Students, like most others, eventually get into a pattern of thinking. This occurs when the information is presented to them and they take the fastest most obvious answer. The problem is that there is no such thing as the "obvious" answer in science. There is always more depth to the problem, usually multiple solutions, and the potential for different conclusions. Choosing the conclusion that makes the most logical sense leads to a more critical thinker. To think beyond the audience means to think for oneself.
Once students begin the process of thinking for themselves they open a world of new understanding by questioning common mob wisdom. They are not confrontational thinkers that always think in polar opposites but they are able to see the differences in group think and the potential for better understanding.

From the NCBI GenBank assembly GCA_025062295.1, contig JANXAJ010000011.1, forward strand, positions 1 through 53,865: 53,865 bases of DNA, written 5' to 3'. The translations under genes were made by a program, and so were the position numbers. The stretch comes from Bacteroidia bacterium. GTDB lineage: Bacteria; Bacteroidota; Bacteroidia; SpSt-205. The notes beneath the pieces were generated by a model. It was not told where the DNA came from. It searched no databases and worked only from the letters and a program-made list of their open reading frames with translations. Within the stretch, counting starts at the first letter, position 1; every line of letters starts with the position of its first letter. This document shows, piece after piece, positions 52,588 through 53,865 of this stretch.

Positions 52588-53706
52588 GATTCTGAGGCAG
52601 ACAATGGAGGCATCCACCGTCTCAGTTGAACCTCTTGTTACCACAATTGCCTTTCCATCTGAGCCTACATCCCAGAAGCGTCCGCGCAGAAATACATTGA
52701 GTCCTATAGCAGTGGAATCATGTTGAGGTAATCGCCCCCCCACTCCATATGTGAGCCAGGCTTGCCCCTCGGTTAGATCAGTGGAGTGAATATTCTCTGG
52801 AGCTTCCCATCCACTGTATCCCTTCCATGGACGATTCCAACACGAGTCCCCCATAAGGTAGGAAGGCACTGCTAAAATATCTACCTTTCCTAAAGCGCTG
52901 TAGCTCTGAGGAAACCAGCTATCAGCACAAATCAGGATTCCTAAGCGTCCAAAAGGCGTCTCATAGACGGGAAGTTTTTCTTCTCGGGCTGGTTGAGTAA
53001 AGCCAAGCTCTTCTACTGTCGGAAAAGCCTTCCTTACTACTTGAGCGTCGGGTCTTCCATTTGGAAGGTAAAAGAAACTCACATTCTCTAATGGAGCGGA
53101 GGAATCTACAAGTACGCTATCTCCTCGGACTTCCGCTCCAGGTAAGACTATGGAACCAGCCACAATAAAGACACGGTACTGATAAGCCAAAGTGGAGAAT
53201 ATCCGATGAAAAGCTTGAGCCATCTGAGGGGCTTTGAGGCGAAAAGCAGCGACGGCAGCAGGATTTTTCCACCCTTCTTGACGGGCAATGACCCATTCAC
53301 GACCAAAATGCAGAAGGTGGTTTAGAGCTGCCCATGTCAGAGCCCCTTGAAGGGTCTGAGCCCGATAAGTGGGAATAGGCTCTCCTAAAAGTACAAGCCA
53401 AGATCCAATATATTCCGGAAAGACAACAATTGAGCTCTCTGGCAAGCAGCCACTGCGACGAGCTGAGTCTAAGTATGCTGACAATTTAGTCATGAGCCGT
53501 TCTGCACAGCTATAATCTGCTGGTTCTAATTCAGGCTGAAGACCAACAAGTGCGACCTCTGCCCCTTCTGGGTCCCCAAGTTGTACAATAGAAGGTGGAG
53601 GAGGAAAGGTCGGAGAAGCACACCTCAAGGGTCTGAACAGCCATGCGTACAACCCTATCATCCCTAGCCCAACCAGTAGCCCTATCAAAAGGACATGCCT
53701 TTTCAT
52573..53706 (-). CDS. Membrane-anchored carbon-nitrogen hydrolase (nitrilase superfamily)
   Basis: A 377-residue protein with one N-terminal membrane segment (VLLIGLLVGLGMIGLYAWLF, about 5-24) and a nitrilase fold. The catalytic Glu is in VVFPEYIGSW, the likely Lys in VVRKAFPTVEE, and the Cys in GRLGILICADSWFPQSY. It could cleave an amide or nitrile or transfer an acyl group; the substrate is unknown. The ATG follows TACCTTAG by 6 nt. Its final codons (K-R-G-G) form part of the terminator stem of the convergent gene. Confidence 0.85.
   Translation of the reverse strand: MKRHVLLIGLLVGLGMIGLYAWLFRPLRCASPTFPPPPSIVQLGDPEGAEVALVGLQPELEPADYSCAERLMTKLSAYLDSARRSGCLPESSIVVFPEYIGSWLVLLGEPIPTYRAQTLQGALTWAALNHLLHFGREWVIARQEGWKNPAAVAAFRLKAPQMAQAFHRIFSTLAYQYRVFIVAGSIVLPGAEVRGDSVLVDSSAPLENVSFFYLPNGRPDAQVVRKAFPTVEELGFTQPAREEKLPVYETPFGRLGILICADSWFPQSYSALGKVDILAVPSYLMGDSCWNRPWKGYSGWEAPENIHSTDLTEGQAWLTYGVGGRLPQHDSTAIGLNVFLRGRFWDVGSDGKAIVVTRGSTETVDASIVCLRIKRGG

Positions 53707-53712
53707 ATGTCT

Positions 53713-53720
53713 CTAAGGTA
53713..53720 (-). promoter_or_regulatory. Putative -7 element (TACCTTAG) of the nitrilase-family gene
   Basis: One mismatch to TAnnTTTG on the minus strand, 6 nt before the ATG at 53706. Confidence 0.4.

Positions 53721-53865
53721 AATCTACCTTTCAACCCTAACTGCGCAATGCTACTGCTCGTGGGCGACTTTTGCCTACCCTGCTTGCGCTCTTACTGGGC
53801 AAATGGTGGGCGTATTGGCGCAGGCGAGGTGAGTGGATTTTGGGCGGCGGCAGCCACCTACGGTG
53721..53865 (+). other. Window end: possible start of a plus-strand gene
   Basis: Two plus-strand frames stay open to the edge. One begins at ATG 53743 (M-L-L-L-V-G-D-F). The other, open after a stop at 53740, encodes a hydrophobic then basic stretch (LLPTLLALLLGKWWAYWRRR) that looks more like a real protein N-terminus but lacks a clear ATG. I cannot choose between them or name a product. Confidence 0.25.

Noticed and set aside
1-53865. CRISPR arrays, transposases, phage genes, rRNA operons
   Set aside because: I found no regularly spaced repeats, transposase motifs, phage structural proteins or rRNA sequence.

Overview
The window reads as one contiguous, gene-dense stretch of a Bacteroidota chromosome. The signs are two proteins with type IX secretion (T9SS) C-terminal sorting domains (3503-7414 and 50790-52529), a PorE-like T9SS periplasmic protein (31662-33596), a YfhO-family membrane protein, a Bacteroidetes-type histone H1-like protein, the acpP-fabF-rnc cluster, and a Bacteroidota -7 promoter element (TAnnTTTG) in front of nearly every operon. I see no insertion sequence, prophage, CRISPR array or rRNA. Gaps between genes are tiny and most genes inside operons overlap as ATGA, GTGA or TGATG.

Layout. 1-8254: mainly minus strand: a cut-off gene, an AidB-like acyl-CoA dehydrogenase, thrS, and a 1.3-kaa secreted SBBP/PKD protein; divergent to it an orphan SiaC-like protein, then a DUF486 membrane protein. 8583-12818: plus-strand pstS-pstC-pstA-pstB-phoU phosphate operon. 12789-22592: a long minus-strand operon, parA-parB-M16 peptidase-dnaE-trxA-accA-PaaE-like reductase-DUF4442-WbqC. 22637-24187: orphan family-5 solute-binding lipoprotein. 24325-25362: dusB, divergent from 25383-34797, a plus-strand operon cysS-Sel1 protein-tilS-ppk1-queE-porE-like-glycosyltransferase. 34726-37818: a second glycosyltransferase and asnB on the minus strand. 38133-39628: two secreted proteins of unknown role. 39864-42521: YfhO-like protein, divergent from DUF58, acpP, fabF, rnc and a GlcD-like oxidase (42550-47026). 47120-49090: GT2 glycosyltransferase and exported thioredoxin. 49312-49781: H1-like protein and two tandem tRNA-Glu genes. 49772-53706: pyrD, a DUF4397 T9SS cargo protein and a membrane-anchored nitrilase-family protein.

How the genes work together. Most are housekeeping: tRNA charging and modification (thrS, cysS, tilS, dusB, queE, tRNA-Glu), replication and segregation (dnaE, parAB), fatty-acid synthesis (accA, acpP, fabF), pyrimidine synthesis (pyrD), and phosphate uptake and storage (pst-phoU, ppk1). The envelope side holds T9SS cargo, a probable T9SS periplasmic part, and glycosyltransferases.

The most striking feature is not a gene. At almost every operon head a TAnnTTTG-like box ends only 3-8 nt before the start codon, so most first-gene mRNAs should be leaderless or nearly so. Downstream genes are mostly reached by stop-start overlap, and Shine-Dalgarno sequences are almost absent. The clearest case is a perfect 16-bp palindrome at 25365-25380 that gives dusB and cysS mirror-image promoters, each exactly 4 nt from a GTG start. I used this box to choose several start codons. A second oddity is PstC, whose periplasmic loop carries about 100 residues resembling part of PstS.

How does one get to think for oneself?
They must learn to question their world in a way that leads them to their own conclusions. While it is highly unlikely you can transform a person's thinking through higher education alone without their innate ability to develop you can sow the seeds to critical thinking.
Professors can do this through encourage students to think through alternatives. If they start with a belief then it is helpful to push them to understand where that belief comes from and how they may challenge their assumptions by always looking deeper and at others perspective. Typically this is done through asking thoughtful questions and challenging holes in their logic. This may not always work as students must be open to the possibility that they are "wrong"; as defined by further depth. Something most of our egos can't handle.